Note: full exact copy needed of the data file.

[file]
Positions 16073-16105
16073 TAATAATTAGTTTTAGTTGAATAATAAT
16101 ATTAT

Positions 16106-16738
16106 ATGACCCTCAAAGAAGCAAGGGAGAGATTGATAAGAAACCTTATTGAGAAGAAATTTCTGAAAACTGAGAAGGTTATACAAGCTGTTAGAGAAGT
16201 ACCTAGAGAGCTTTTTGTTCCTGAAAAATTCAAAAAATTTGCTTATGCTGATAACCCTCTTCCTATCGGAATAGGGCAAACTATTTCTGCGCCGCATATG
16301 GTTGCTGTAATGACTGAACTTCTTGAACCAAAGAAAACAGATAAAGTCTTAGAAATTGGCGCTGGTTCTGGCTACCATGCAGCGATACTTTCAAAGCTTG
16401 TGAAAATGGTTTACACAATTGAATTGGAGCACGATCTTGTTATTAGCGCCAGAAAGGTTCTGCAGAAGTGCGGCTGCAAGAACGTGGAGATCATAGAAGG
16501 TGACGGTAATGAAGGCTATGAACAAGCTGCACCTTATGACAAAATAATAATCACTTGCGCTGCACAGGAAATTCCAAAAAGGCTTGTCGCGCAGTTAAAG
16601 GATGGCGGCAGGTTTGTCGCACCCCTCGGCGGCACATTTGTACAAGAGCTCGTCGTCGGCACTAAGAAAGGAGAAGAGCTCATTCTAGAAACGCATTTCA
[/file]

Positions 16073-16105
16073 TAATAATTAGTTTTAGTTGAATAATAAT
16101 ATTAT

Positions 16106-16738
16106 ATGACCCTCAAAGAAGCAAGGGAGAGATTGATAAGAAACCTTATTGAGAAGAAATTTCTGAAAACTGAGAAGGTTATACAAGCTGTTAGAGAAGT
16201 ACCTAGAGAGCTTTTTGTTCCTGAAAAATTCAAAAAATTTGCTTATGCTGATAACCCTCTTCCTATCGGAATAGGGCAAACTATTTCTGCGCCGCATATG
16301 GTTGCTGTAATGACTGAACTTCTTGAACCAAAGAAAACAGATAAAGTCTTAGAAATTGGCGCTGGTTCTGGCTACCATGCAGCGATACTTTCAAAGCTTG
16401 TGAAAATGGTTTACACAATTGAATTGGAGCACGATCTTGTTATTAGCGCCAGAAAGGTTCTGCAGAAGTGCGGCTGCAAGAACGTGGAGATCATAGAAGG
16501 TGACGGTAATGAAGGCTATGAACAAGCTGCACCTTATGACAAAATAATAATCACTTGCGCTGCACAGGAAATTCCAAAAAGGCTTGTCGCGCAGTTAAAG
16601 GATGGCGGCAGGTTTGTCGCACCCCTCGGCGGCACATTTGTACAAGAGCTCGTCGTCGGCACTAAGAAAGGAGAAGAGCTCATTCTAGAAACGCATTTCA